Breaking news last night from the Athletic as the Detroit Tigers were one of four franchises to oppose the proposal of a MLB luxury tax increase to $220 million.
Per the report in the Athletic late last night by Evan Drellich, ($) four Major League Baseball owners, Bob Castellini of the Reds, Ken Kendrick of the Diamondbacks, Arte Moreno of the Angels and Chris Ilitch of the Detroit Tigers, were opposed to raising the competitive balance tax.
Revenues for Major League Baseball teams have increased dramatically over the past decade, but the average player salary actually went down from 2015 to 2019:
Players believe one solution to this is raising the luxury tax threshold, allowing big-market teams to spend more, and presumably force smaller-market teams to spend more to compete.
But it’s worth noting that not all small-market owners were opposed to the increase, although in theory it would hurt them. These four owners took a personal stance on the issue, as Evan points out.
Do you take the red pill or the blue pill, Detroit Tigers fans?
I was talking about the article this morning with the other co-editor of the site Chris Brown, and there are two ways to look at this recent news.
The Red Pill
This is the baseball argument, wherein we are asked to believe Chris Ilitch voted no on the luxury tax increase because he felt it would hurt his team’s chances of winning.
The theory here is that all the struggles of rebuilding, and the new personnel in the Detroit Tigers front office, and the changes in the minor league development staff, and the talent in the minor league system, finally have the team ready to compete now and remain nimble enough to have sustained success.
So just as the Tigers are ready to compete, this new, higher Competitive Balance Tax could let bigger market teams gain a competitive advantage. As ex-Tigers pitcher Max Scherzer discussed, teams like the Mets, Yankees, and Dodgers would get the ability to spend on free agents and field a competitive team, while the Detroit Tigers — just another blue collar team in a “Detroit vs. Everybody” world — gets left behind yet again.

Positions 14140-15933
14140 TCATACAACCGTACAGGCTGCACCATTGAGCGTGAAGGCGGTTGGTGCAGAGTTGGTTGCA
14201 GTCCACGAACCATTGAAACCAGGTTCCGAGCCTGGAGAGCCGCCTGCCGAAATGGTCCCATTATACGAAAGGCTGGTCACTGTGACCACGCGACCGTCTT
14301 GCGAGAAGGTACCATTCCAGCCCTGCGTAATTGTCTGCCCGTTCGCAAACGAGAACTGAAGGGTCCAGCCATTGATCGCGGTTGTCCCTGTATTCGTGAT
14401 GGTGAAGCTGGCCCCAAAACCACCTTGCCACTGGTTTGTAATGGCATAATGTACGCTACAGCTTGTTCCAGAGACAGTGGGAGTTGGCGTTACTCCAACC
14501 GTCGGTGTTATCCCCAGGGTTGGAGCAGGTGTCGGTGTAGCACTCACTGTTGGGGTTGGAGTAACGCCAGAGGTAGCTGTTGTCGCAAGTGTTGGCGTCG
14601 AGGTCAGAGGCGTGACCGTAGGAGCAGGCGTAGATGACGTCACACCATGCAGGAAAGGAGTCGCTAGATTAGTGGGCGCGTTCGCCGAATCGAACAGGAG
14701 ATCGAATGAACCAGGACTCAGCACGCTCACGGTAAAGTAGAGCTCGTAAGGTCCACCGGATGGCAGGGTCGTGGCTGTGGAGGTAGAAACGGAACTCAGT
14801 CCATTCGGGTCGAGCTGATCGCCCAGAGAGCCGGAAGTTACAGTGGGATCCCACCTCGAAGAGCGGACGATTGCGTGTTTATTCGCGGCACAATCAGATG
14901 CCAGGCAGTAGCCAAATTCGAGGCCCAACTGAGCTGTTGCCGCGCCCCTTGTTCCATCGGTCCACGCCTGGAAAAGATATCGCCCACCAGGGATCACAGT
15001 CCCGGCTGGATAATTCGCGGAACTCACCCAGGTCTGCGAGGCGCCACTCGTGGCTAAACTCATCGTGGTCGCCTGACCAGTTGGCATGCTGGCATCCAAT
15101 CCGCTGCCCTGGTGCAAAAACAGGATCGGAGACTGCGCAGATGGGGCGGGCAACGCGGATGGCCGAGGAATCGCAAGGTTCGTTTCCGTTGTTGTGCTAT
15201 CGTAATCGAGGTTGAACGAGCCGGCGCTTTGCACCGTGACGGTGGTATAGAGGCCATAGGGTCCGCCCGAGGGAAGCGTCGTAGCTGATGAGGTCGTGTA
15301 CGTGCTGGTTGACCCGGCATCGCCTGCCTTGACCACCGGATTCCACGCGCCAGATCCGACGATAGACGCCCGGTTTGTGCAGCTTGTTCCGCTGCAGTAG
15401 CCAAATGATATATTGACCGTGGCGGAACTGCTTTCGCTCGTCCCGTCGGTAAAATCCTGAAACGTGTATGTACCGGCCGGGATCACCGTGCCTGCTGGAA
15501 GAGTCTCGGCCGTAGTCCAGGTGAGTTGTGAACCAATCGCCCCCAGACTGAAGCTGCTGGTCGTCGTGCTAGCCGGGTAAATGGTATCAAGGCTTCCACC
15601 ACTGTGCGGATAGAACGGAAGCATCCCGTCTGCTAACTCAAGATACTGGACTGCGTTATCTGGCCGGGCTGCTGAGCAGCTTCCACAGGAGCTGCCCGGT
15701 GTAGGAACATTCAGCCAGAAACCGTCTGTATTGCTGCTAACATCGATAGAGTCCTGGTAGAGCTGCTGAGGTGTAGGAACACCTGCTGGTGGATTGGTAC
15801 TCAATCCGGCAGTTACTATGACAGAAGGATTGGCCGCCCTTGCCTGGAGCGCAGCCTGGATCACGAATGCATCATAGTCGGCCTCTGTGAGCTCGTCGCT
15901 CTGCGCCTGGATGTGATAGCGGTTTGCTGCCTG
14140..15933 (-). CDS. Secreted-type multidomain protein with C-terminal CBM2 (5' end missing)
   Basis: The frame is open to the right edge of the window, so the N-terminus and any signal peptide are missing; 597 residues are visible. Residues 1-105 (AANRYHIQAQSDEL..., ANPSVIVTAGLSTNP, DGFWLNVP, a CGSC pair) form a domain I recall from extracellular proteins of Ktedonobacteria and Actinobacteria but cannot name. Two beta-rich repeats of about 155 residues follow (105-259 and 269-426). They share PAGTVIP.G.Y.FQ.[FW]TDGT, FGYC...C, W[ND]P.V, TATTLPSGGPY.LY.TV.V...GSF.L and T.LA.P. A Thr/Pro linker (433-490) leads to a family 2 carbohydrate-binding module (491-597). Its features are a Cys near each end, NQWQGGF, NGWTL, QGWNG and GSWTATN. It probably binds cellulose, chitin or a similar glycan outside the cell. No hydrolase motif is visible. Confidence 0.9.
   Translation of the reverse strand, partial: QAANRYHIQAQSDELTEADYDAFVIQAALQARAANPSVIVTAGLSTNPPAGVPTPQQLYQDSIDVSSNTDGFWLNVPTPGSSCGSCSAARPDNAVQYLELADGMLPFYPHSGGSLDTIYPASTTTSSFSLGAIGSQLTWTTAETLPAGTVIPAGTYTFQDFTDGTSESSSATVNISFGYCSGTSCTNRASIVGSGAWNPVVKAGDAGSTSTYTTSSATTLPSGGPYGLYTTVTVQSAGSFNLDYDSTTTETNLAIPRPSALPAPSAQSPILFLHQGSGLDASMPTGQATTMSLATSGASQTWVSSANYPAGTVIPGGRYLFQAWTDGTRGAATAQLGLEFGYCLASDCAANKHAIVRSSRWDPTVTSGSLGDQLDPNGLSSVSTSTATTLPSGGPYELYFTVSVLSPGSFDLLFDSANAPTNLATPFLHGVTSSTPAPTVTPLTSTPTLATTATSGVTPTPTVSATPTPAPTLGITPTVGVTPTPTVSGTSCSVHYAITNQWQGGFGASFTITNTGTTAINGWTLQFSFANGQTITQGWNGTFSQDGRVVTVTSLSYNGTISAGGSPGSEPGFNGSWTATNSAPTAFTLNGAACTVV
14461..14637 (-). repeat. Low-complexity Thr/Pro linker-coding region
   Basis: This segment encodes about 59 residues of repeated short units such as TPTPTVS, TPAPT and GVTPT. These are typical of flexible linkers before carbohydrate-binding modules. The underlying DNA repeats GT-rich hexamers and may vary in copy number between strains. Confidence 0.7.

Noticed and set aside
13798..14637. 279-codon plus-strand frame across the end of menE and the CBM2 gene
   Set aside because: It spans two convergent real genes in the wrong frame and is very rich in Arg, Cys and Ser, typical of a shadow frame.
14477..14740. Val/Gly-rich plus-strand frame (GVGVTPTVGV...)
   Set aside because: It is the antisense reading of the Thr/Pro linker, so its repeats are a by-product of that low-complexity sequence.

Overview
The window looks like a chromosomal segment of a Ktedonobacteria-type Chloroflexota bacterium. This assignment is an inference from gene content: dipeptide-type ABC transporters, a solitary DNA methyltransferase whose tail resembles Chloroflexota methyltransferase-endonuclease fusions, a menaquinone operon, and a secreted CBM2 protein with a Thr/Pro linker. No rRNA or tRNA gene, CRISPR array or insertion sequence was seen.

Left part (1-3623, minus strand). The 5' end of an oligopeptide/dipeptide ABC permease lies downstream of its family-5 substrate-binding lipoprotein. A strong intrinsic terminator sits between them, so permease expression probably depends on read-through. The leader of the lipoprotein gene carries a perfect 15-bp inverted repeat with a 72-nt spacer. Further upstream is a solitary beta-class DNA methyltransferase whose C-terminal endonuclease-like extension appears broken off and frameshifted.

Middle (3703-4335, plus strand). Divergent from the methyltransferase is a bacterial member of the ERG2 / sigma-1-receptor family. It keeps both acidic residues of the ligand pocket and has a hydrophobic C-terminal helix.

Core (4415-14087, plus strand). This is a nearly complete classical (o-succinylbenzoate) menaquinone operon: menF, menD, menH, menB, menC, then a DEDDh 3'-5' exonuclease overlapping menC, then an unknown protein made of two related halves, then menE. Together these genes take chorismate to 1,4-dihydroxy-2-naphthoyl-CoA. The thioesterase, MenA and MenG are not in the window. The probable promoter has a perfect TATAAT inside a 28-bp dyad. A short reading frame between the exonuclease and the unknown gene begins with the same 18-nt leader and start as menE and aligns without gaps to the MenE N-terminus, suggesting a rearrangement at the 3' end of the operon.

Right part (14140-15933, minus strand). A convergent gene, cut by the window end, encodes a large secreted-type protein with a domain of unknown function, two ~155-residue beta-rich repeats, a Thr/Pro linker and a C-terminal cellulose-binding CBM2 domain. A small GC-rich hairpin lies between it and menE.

The Blue Pill
This is the business argument, where we are asked to believe Chris Ilitch is just another greedy billionaire whose primary motivation is to make money, and he is willing to cut corners to save a few bucks.
Many people who view owners this way. But there remains a sizable group of fans who remain willing to let things play out. Call it delusion, or call it faith, but some fans don’t want to believe the owner of their favorite team is one of the bad ones, and that the club will spend money when the time is right.
That seemed like the case with the Detroit Tigers for most of this offseason. Only the Mets and Rangers have spent more on free agents this year, so it becomes a bit harder to make the penny-pinching argument. But then we see the unbelievably petty proposal from the owners to consider meal money part of the calculation for luxury tax.
That blue pill is knowing perhaps ownership will not spend the funds to bring a title to Detroit. As much as we have praised the recent developments in the Detroit Tigers farm system in developing talent, the fact still stands, they have not won anything. Farm system rankings are nice, but winning titles is even better.
The blue pill is knowing that baseball is not just a kids’ game, it is a business that has cold, harsh truths to it. If you want to take the red pill and listen or talk in an echo chamber and not want to be “negative”, it is your right. But hearing the news this morning is not some sort of parlor trick. It is the reality why we are not having baseball right now.
The Detroit Tigers fan base has two options of what they want to believe, but neither changed the fact that after this leak, it does not paint the picture of the Tigers very well.